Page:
Am rewriting Just Like Tennessee and I have until 8/15 (4 days) to finish it in order to meet a deadline. As I mentioned before, it’s not that I’ve left out anything, rather that the play is rather condensed. If it were a scarf I’d knitted, it would be knitted too tight. So, I decided the best way to approach this problem it to take it apart scene by scene. See if I can’t loosen it up a bit. This affords me the opportunity to inject a bit more humor, to inject humor into the play a bit earlier, and to look for more places where Tennessee might want to visit the scene.
I wrote out these questions to ask myself of each scene:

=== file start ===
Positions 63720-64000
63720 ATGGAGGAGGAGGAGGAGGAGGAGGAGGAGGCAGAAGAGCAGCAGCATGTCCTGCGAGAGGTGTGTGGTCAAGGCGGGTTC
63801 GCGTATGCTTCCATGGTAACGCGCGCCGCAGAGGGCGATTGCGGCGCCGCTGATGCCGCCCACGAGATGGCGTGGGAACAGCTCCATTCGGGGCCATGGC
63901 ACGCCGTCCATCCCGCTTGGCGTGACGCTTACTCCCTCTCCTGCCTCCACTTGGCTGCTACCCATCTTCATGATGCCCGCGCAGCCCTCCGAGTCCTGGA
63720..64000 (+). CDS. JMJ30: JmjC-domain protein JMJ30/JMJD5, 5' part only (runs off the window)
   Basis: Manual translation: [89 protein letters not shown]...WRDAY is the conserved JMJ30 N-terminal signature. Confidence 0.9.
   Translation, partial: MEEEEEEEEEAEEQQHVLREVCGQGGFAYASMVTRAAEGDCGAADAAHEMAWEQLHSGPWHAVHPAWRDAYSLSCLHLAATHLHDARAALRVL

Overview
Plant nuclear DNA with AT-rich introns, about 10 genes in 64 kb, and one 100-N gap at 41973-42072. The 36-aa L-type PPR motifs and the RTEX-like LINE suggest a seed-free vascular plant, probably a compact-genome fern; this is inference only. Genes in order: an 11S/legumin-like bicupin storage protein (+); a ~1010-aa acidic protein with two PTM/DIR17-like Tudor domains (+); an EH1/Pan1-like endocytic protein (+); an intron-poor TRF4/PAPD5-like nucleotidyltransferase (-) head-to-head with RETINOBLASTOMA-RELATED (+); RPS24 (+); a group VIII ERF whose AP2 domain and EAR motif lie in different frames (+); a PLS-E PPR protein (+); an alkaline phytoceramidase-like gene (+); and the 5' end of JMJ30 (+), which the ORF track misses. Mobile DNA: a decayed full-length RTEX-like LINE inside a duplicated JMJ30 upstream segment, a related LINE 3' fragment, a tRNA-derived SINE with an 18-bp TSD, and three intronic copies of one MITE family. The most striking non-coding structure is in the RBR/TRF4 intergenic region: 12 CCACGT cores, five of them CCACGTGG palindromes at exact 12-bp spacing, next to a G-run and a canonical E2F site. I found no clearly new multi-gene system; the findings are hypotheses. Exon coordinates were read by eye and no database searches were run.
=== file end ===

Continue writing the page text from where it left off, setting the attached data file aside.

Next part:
What does each character want?
What is the intention of the scene?
What is the arc?
How does the scene forward the play as a whole?
What if anything is missing from this scene? (Would Tennessee add to this scene? What? How?)
Then I began the process. I’ve made it through the first three scenes so far. I’m happy to report that the play is already funnier, and it’s a bit richer because we know a tad (and only a tad) bit more about Enero. I have seventeen scenes to go. I’ll hit it again in the morning.
Are there others out there like me? I can’t be the only writer who writes short. I hear constantly about people who have to cut. Aren’t there any other tight knitters like me? Please! Speak up, share my pain. And tell me how you avoid it, if you’ve learned how over the years.
I’ll send you a free short story. Ha. No, really, I will. If you want it.